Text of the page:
On a beautiful Spring day in 1903, the Hudson’s first stepped onto the property they had purchased in the mountains of North Carolina, with dreams of starting an Apple orchard and unsuspecting of the strange turn of events that lie before them.
The Hudsons may not have thought of themselves as lucky but looking back on key events over the years can make one believe. Take for instance the day that Mrs Hudson complained that their cider was too sweet. When pressing the next batch Mr Hudson jokingly mixed in a few of the old bitter crab apples that grew naturally on the property and the famous Hudson Cider was born, known far and wide as the best cider in the mountains and beloved for its slight bitterness.
Even with luck, farming in the Appalachia Mountains at the time was no easy task especially to grow a product as perishable as apples. The Hudsons found themselves in a situation of needing to make their product more shelf stable.
The Apple Brandy produced by the Hudsons was, not as well-known as their cider but loved by those in the know. Producing spirits during prohibition came with challenges for anyone, but for the Hudsons it was getting ready to take a strange twist.
In the late 1920’s the Hudsons expanded the orchard by clearing and planting a previously unused section of the hillside. The mystery they discovered on that hillside is still amazing visitors today.
Mrs. Hudson was the first to wonder at the strange dizzy feeling she had every time she entered that certain section of the hillside but before long everyone working at the orchard was calling it the “Mystery Hill” and everyone had a story to tell about how objects took more force to move in one direction than another, how cider leaking from a press seemed to flow uphill, how a tire swing only swings on one side of center, or how two people standing on level ground shrunk and grew as they switched places.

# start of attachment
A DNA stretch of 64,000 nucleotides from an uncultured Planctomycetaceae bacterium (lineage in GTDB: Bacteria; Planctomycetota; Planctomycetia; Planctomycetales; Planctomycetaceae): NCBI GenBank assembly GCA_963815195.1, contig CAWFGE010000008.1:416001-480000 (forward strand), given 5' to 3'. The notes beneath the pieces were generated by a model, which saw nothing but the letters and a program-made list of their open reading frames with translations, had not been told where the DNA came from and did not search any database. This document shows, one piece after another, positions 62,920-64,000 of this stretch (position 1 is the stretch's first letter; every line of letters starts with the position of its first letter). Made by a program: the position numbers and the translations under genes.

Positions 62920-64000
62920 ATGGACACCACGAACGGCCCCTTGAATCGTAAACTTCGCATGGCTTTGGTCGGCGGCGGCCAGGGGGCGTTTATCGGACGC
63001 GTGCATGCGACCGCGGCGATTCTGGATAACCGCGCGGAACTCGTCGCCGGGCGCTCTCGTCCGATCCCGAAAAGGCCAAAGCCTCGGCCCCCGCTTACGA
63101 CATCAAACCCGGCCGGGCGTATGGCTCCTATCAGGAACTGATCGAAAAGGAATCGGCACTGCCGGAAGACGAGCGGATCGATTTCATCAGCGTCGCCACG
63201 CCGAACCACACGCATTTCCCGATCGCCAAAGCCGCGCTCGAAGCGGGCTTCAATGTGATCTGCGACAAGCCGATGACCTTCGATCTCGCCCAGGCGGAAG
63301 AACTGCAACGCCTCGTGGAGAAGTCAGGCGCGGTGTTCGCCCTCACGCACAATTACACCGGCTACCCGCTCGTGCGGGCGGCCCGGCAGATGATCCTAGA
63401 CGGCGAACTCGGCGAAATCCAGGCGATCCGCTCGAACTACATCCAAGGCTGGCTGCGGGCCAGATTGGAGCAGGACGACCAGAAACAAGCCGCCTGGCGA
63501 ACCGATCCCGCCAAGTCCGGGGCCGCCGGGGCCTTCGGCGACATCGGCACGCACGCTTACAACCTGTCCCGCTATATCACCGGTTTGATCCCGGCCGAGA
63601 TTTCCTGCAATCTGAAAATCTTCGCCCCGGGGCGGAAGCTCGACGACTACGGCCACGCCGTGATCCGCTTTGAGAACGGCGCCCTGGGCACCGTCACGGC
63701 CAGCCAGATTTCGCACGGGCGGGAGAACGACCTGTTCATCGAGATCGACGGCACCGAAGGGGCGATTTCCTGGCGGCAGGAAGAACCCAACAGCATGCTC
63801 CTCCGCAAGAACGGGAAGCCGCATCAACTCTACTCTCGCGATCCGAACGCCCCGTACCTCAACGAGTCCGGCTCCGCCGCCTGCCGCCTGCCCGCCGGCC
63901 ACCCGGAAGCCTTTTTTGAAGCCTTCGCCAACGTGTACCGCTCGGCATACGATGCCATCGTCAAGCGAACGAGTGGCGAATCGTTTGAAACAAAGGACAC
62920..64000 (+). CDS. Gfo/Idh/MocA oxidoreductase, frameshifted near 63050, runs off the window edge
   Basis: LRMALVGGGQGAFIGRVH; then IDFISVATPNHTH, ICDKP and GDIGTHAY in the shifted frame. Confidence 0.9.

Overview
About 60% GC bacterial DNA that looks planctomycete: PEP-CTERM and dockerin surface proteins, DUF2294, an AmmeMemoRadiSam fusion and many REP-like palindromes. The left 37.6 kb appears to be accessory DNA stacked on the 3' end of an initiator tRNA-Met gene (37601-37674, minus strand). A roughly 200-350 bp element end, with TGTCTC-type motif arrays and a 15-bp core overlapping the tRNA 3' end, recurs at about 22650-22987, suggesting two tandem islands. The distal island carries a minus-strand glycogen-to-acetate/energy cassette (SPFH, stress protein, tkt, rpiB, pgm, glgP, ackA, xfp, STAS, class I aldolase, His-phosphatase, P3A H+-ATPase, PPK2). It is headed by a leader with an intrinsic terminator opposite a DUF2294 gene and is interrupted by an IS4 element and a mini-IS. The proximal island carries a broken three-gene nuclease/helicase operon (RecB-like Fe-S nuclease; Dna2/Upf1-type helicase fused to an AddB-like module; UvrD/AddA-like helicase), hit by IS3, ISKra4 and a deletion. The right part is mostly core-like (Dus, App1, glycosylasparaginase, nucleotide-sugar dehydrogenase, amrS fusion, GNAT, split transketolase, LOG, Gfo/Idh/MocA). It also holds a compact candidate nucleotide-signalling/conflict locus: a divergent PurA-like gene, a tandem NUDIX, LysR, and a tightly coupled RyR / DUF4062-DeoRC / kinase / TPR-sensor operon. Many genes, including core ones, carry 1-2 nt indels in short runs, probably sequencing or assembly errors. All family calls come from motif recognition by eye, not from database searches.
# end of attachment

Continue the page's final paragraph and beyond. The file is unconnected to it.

Of course no matter how amazing their “Mystery Hill” was, they couldn’t tell the world about it without expecting the world to want to visit and that was not a great option considering the “illicit activities” going on up at the brandy still. So the Hudsons kept quiet about their discovery until a turn of events changed things forever.
The early 1940’s saw many changes in the mountains around Boone and Blowing Rock including improved roads and automobile traffic. This increased traffic was great for the orchard as more and more people learned about the amazing cider. However, the 1940’s also brought disaster in the form of a blight that started destroying the Hudson’s beloved orchards. By the late 40’s the Orchards were devastated and the Hudsons now in their 70’s are faced with the daunting task of rebuilding at a time when they should be retiring.
Enter lady luck again as Mr. Hudson picks up a Life magazine and reads an article about scientist in California researching a Gravitational Anomaly that had been discovered. The things they were describing sounded exactly like the things happening on their “Mystery Hill”
In June of 1948 the Hudsons begin offering guided tours to explore North Carolina’s Natural Gravitational Anomaly and 70 years later you can still learn about and explore this amazing natural wonder along with an eclectic array of experiences showcasing the unique history of Appalachia.
Plan a visit to Blowing Rock North Carolina and Mystery Hill today to share in this amazing and unique legacy. For more information visit mysteryhill.com